Britain split on landmark WTO telecoms ruling

New entrants fear that giants will benefit most, writes Chris Godsmark

Britain's telecommunications industry was divided yesterday about the implications of the landmark deal signed at the weekend by 68 countries to free up telecommunications markets.

Aggressive new entrants in the UK market, already one of the most liberal in the world, claimed traditional established carriers like British Telecom, as well as AT&T in the US, faced a serious erosion of business.

However, BT argued it would make up in new trade overseas the business that it lost in the UK. They agreed on one thing, though: the deal was hugely significant.

The countries involved have agreed to allow foreign competitors to move into what were in most cases heavily regulated markets dominated by state monopolies. The "offers" tabled by individual states differ. Japan, for instance, has restricted foreign stakes in NTT and KDD, its two main operators, to 20 per cent. Canada and Mexico refused to allow foreign companies to own majority stakes. Yet the biggest breakthrough may well be the agreement to create enforcement regimes, mirroring the work of Oftel, the UK's regulatory department.

Don Cruickshank, the British regulator, explained: "The key to this is that most people signed up to the principle establishing regulators and abolishing unfair arrangements such as cross-subsidies."

However, he warned: "The next stage is the detail. The possibility of using the WTO's established disputes resolutions procedures is crucial."

The total world telecoms market is already worth $600bn (pounds 371bn) and research in the US suggests it could double to $1,200bn by the year 2000, with much of the growth boost coming from the WTO agreement. The UK alone could see additional business worth pounds 20bn over the next 10 years.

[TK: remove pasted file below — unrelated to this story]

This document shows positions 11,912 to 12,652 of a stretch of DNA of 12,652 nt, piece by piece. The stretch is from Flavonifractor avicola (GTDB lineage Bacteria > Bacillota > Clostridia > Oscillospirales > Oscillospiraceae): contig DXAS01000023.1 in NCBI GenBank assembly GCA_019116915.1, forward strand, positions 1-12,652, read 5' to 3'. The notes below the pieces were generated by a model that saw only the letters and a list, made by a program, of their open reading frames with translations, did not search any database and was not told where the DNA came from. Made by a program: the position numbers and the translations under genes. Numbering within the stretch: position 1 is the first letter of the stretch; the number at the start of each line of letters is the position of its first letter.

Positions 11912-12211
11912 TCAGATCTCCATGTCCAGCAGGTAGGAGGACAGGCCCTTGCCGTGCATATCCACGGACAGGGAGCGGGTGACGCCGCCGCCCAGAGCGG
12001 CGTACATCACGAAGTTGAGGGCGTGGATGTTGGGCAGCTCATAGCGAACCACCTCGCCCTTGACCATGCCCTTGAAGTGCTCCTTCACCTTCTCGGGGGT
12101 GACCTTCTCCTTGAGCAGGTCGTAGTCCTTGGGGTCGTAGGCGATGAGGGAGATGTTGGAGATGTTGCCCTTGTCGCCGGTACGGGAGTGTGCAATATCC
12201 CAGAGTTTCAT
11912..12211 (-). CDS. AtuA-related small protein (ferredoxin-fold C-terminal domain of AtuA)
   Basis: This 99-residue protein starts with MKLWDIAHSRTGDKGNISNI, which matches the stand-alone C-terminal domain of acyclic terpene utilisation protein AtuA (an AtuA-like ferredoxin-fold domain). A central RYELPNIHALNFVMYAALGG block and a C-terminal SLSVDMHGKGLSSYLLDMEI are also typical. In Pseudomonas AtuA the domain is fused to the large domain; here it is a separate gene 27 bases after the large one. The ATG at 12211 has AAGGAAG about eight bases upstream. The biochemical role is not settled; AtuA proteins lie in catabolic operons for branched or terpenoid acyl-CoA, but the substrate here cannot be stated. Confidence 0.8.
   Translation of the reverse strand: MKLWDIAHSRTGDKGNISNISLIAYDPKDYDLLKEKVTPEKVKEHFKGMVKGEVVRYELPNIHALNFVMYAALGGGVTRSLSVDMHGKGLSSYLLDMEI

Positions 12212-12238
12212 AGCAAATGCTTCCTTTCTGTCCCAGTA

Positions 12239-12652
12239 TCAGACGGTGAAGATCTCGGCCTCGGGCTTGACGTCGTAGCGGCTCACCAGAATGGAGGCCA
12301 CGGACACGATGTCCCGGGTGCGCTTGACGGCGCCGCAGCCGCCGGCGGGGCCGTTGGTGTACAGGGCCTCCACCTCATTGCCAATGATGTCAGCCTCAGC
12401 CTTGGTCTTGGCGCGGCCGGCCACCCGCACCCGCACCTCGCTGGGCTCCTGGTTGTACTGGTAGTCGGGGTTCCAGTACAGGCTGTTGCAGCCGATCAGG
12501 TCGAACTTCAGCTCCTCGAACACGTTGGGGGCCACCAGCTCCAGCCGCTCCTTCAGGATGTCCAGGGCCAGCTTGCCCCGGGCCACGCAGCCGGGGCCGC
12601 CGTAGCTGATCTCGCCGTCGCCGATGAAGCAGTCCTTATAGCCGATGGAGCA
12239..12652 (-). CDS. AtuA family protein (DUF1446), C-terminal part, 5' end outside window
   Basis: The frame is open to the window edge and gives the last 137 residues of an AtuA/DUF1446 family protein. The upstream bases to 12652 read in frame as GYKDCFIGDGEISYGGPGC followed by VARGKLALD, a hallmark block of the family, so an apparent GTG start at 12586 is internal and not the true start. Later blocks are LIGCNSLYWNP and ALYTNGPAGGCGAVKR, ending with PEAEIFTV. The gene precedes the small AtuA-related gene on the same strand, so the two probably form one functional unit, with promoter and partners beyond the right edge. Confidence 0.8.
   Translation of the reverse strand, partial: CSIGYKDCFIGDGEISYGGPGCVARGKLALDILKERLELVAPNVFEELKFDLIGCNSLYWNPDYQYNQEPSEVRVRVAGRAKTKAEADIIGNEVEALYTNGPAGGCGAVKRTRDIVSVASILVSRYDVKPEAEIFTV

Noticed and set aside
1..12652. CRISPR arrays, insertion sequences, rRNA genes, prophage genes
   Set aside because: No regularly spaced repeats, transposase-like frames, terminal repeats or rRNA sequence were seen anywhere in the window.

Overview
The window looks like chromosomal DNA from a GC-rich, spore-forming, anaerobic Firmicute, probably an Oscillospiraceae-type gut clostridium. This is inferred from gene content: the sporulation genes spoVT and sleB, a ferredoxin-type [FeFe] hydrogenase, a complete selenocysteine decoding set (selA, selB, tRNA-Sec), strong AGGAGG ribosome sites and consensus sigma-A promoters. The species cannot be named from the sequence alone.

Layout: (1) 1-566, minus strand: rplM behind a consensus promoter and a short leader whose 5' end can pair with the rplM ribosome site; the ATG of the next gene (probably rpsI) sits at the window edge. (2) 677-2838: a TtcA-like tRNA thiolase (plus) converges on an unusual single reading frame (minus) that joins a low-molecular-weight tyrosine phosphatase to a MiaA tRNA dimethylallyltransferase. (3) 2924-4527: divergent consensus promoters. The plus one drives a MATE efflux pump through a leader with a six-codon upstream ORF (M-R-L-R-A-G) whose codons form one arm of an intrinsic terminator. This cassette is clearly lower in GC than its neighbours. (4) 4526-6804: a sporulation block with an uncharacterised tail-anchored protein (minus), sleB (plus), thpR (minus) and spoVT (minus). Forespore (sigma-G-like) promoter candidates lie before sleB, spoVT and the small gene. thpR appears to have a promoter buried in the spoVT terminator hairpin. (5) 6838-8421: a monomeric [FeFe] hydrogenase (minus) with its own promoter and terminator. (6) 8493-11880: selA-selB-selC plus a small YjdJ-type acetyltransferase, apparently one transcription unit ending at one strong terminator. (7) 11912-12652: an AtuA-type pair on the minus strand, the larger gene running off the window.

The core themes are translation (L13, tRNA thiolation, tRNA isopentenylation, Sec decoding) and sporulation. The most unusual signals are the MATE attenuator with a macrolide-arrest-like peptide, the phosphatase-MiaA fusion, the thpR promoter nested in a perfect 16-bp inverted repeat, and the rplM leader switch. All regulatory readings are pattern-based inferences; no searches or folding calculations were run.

Competition should bring dramatically lower prices on long-distance call routes. Traditionally, the wholesale rates for calls on international routes bore little relationship to the cost of providing the service.

Mr Cruickshank explained: "Just in the short term, interconnect prices between companies will fall sharply. Accounting rates average three to four times the true cost of the calls, money which flowed into local monopolies."

Oftel is likely to abolish accounting rates between the UK and US completely later this year, moving to genuinely transparent wholesale charges.

Yet this will hit revenues for the large incumbent carriers, though in the case of the European Union and the US this trend was already well- established. BT's revenues from international calls fell in the nine months to the end of December from pounds 1.486bn to pounds 1.393bn as prices plunged and the pain is set to to continue.

Mike Grabiner, chief executive of Energis, the telecoms group set up by National Grid and a former senior BT executive, argues operators will have to move into higher-value services such as the Internet to compensate. "I think the plain telephony market is going to be hard to grow in the kind of volume needed to make up the cut in profit margins. It's going to be very tough for incumbents like BT, but at Energis we start from a smaller market share so it is easier to grow."

BT, hardly surprisingly, disagrees, claiming it will be a net beneficiary as foreign opportunities and world growth increase. Larry Stone, BT's head of EU affairs, said: "Incumbent carriers are also new entrants in other markets. With our merger with MCI and stakes in European partnerships we're in a good position to get into new markets."

Manufacturers of telecommunications equipment stand to make huge gains as rival firms scramble to build new networks.

Granger Telecom, a medium-sized UK business exporting to Africa, the Middle East and Eastern Europe, said a recent project was to build a pounds 17m wireless fixed phone network in Ghana where they were opening up their industry.

"Some of the smaller countries in this deal are ideal places for us to sell to, with little or no established infrastructure," a spokesman said.

Hamish McRae, page 20

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